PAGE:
If the CLI fails to detect the app and generate the configuration, it will generate a blank Spacefile, which you can configure manually. For more information on the Spacefile, please refer to the official documentation here.

When working on Python projects, it is a good practice to include the virtual environment directory in the .spaceignore file because it contains packages and dependencies that are specific to a particular environment and are not required for deployment. For example:


💡 Space Projects can also be managed through the Builder app on the Space dashboard (also known as Canvas).

Deploying to Space

Once you’ve created a Space project and have a Spacefile locally, you are now ready to deploy your app! Simply run the following command in your terminal:

space push

This command will check the validity of your Spacefile, package the required files, and upload them to the Space build pipeline. The logs will be displayed in real-time on your terminal, allowing you to keep track of the progress and easily identify any potential issues that may arise during the deployment process. Once the deployment is successful, a new revision will be created and an up-to-date Builder Instance of your app will be deployed. You can easily access this Builder Instance through your Space Canvas:

Space Canvas

💡 A Builder Instance is a live copy of a Space App that lives in a Space Project. You’re its builder, so it’s yours to control and use as you like, whether for testing or production. You can space push to update its source code, which should take about a minute to reflect on the live instance.

By clicking on the Builder Instance in the Space Canvas, it will open in a new tab with a unique endpoint of the format <alias-random>.deta.app.

Congratulations, you have successfully migrated your app to Deta Space!

There is just one more step to complete the migration.

Authentication in Deta Cloud vs Deta Space

In Deta Cloud, every Micro was publicly accessible by default, and to secure them, users needed to enable authentication and create an API key. On the other hand, Deta Space has a more advanced and comprehensive approach to authentication, where everything is protected with authentication by default, ensuring that only the owner of the app can access it.

Public Routes

In Deta Space, you have the option to make some or all of your Micro’s routes publicly accessible and generate API keys for your private routes.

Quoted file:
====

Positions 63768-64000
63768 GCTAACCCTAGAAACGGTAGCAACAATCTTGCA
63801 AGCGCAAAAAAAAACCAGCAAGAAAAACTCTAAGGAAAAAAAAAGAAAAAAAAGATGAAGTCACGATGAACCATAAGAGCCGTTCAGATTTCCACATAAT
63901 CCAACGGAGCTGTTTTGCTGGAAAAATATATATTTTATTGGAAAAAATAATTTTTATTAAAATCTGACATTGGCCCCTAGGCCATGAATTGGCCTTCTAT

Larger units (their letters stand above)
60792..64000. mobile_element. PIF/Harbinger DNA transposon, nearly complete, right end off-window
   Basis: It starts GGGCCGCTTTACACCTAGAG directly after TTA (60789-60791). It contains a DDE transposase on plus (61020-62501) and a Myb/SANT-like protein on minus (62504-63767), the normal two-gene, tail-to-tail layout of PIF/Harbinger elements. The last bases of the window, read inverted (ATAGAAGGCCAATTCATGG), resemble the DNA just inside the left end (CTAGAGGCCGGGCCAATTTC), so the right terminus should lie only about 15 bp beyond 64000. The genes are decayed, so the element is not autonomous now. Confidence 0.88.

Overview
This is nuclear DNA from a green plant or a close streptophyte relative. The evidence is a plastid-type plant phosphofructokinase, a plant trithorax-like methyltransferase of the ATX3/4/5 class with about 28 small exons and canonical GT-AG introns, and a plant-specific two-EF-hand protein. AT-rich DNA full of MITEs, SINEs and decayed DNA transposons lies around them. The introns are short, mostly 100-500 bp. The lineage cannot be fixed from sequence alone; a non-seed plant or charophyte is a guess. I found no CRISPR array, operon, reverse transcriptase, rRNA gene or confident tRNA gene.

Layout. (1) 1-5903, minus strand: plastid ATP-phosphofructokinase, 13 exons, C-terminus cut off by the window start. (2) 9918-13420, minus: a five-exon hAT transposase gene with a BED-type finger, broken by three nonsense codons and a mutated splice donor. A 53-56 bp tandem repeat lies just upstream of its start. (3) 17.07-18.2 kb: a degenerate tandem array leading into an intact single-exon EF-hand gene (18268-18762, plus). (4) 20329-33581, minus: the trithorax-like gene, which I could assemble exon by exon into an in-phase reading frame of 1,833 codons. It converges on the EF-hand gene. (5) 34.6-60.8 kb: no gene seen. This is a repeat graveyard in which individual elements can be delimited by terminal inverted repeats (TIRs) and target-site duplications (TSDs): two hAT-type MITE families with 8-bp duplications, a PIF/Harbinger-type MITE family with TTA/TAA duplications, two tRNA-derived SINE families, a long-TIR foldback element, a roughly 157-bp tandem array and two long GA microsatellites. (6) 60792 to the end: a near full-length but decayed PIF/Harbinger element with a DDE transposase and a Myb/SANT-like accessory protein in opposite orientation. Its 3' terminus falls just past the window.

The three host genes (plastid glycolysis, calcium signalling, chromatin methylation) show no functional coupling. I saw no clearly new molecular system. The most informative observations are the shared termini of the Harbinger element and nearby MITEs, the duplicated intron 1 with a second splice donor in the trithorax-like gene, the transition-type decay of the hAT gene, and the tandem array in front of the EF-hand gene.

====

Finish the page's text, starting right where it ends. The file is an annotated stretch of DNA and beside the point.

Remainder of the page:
If you want to make every route of your Micro publicly accessible, similar to the default behavior in Deta Cloud, open the Spacefile created earlier. In the Spacefile, add the public_routes field to the Micro you have migrated and set /* as the public route, as shown below:

v: 0
  - name: python-app
    src: .
    engine: python3.9
      - "/*"

The wildcard * after the root endpoint / in public_routes makes every route of the Micro publicly accessible. Space offers much more fine-grained control over which routes you can make public than Deta Cloud.

For more detailed information on this topic, please refer to the post here. Now, let’s move on to finish migrating your Micro.

To apply the changes to your Builder instance, you need to push your app again:

space push

Once the push is successful, you have successfully migrated your Deta Cloud Micro to Deta Space!

If your Deta Cloud Micro wasn’t using API Keys or Custom Domains, you can now update all external references to its <alias-random>.deta.dev url to the new <alias-random>.deta.app url (after testing of course).

If you are using API Keys on Deta Cloud, continue reading.

API Keys

To continue using API Keys with your migrated Micro, you need to enable the api_keys preset in the configuration of your Micro in the Spacefile. This will allow you to secure your private routes with API Keys, just as you did with your Deta Cloud Micro.

Here’s an example of a Spacefile with the api_keys preset:

v: 0
  - name: python-app
    src: .
    engine: python3.9
      - "/*"
      api_keys: true

Next, run the command space push to apply changes to your Space app. This will enable API keys for your Deta Space Micro, just like they were with your Deta Cloud Micro. To generate an API Key, simply go to your Space Canvas, click on the ellipsis (‘…’) on the tile of your app, and you’ll be able to generate an API Key from there.